Last Updated on March 20, 2020
Amino Acids Beat Gatorade for Hydration (and Pretty Much Everything Else)
Gatorade has long been the go-to water cooler drink for athletes of all levels. The bright-colored sports drink giant clocked in $5 billion revenue in its last earnings report, blowing nearly every competitor out of the water. But there’s at least one game where Gatorade can’t seem to pull off the win: hydration.
In a recent study published in the American Journal of Clinical Nutrition, another “ade”—an amino acid drink known as enterade ORS—beat Gatorade on the Beverage Hydration Index (BHI). Not only did the amino acid drink provide better short-term hydration; it also did so with far fewer calories and no added sugar. (Gatorade has 28 grams of sugar in a 16-ounce serving. Yikes.)
This is all a fancy way of saying that if you’re relying on Gatorade to keep you hydrated, it’s time to switch strategies. It’s also an indication that amino acids are even more powerful than researchers thought. Here are a few other reasons why amino acids matter.
Behold, the power of amino acids
We don’t have to tell you that protein is essential to both muscle growth and overall good health. But the building blocks of this building block of life—the 20 amino acids—are just as noteworthy as protein itself. As in, your body needs them to build and repair protein.
With that definition, it’s safe to say all amino acids are essential. But the label of “essential” amino acids is given to the ones your body can’t produce on its own; these are the ones you must get through food. The non-essential amino acids—which, we might add, are still crucial for good health—are ones your body can make on its own. The amino acids falling into the “non-essential” camp include alanine, asparagine, aspartate, arginine, cysteine, glycine, glutamine, proline, serine, ornithine and tyrosine.
Glutamine is the most common amino acid in the body. In fact, more than 60% of your skeletal muscle is made of it. L-Glutamine is found in many sports nutrition supplements, as it can boost the metabolism within your protein and prevent muscle from breaking down.
You’ll see arginine (also known as L-Arginine) in the top-quality nitric oxide supplements. Why? Because this non-essential amino acid triggers the lease of nitric oxide, thus ensuring your muscles get all the oxygen they need to perform at their best for longer. One study showed that cyclists who took the amino acid in powdered form had a 16.7% better anaerobic threshold after three weeks than the unlucky cyclists who were only given a placebo.
Tyrosine, commonly found in meat, fish, eggs and beans, is used within the body to create chemical messengers involved with the brain. It’s crucial for mental alertness.
Because they can’t be produced effectively during times of significant illness or stress, these non-essential aminos are also considered conditional: arginine, cysteine, glutamine, glycine, ornithine, proline, serine and tyrosine.
You might be wondering about the amino acid drink used in the Gatorade study. Enterade ORS explains it in a kind of clunky way on its website, so allow us to break it down for you. Essentially, the drink includes various amino acids that rebuild damaged GI structures (just like they build other protein structures throughout your body). By doing so, they get your intestines back in working order to ward off hydration. GI issues can cause large amounts of fluids to be lost from the body, thus leading you to become dehydrated.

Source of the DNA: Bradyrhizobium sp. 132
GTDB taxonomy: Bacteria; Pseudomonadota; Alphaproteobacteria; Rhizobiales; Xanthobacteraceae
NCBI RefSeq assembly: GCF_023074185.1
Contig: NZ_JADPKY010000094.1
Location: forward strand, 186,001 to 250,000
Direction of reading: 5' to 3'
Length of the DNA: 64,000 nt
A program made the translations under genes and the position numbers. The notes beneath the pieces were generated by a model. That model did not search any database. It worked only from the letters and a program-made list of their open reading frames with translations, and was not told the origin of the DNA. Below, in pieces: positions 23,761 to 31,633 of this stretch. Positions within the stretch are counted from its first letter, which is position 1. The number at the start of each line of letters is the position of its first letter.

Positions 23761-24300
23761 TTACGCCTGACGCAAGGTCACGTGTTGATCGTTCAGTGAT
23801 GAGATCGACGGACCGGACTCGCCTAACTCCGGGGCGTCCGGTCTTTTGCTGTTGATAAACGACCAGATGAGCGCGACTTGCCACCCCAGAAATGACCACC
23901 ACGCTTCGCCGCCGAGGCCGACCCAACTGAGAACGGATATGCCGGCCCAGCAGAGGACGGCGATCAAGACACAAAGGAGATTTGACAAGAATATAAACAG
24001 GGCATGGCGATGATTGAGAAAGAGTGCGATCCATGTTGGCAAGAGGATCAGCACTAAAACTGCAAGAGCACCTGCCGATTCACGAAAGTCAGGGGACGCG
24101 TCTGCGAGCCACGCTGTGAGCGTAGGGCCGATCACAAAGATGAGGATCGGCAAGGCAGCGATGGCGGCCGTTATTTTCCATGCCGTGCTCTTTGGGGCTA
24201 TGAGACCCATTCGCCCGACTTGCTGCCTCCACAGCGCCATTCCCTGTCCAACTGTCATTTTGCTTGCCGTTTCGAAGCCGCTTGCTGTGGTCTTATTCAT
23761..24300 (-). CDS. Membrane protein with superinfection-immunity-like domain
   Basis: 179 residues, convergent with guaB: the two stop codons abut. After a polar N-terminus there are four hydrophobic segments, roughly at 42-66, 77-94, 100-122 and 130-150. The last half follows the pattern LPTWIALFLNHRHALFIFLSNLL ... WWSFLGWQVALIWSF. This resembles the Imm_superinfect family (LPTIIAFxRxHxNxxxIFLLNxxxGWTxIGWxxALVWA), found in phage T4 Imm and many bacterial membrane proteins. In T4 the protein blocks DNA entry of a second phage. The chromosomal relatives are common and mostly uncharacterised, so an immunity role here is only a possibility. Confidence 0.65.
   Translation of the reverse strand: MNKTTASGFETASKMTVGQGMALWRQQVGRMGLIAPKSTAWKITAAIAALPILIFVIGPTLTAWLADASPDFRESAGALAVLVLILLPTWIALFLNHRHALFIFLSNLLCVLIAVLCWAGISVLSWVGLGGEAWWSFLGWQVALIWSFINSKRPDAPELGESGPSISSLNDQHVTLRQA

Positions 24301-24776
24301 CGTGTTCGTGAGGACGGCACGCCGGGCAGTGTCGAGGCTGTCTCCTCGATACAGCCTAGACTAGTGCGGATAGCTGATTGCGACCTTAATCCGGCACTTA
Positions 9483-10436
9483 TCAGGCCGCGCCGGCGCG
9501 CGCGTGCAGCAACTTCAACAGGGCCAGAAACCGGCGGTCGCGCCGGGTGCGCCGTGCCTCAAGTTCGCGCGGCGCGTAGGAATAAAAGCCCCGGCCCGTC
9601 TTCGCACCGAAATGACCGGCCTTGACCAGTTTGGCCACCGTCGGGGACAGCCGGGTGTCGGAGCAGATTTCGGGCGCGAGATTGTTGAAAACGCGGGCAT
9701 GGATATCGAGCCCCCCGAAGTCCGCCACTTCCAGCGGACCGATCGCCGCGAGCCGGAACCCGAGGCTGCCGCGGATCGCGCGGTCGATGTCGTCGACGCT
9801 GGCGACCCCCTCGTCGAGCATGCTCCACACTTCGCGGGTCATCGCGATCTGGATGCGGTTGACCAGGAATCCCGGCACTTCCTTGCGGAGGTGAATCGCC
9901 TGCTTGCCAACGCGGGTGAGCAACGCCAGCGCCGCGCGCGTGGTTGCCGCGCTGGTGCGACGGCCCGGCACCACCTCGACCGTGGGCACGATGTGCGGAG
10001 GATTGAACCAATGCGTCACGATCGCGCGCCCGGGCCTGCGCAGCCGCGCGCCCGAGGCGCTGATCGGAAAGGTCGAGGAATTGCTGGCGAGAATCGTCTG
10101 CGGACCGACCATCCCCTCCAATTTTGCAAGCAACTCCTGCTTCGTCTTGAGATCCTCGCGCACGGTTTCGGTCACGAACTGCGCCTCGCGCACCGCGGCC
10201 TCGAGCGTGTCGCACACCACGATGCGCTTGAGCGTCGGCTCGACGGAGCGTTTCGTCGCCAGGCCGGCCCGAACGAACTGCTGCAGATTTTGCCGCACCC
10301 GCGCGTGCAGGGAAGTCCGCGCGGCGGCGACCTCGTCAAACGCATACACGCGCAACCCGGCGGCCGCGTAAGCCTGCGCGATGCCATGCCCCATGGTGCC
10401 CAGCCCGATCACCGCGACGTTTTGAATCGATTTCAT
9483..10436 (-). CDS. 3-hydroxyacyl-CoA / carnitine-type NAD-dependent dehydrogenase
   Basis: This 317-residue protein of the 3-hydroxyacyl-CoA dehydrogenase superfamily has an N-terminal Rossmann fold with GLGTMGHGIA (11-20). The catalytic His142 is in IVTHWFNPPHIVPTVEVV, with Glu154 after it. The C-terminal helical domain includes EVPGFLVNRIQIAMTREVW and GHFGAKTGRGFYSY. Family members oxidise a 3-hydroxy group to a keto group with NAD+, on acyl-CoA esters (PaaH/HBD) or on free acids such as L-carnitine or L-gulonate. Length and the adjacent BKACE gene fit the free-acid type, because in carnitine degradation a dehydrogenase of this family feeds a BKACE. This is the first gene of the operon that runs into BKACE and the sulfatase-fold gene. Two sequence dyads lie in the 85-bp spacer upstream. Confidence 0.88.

Get to know the essential aminos and the BCAAs
Now, back to the amino acids themselves—mainly, the essential ones. Since these are not produced inside the body, you need to get them through foods or supplements. The essential amino acids include histidine, lysine, methionine, phenylalanine, threonine, tryptophan and three branched-chain amino acids we’ll discuss in just a bit.
Lysine produces carnitine, which transforms your fatty acids into energy. Tryptophan, which most of us associate with too much turkey, is crucial to the biosynthesis of proteins. (It also balances our hormones, which explains its propensity for bringing on sleepiness.)
The BCAAs are an even more special subset of the essential amino acids. These aminos play a central role in strengthening and maintaining your muscles, which they do by regulating the breakdown of protein in the body. Hence bodybuilders’ love affair with the three BCAAs: isoleucine, leucine and valine.
Countless studies reaffirm the importance of the BCAAs. These aminos decrease fatigue both during and after intense physical activities. During your workout, the BCAAs are also released into your muscles, keeping your glucose levels in check. Leucine is one of the best of the pack for stimulating muscle growth, and when isoleucine and valine enter your blood plasma, they turn into glucose that boosts your energy levels at the gym (or anywhere else, for that matter).
Simply put, BCAAs are key to gaining muscle mass.
Where can you find the essential amino acids? Animal sources of protein usually provide all the amino acids necessary. Fruits, veggies, nuts, seeds and grain can give you some, but typically not all, of the essential amino acids.
Want all nine in one fell swoop? Then consider complete proteins your best friend. These include things like poultry, fish and eggs. High-quality protein powders pack a powerful punch of amino acids; look for ones that include plenty of BCAAs to fuel your fitness goals. You’ll also find certain amino acids in most nitric oxide supplements.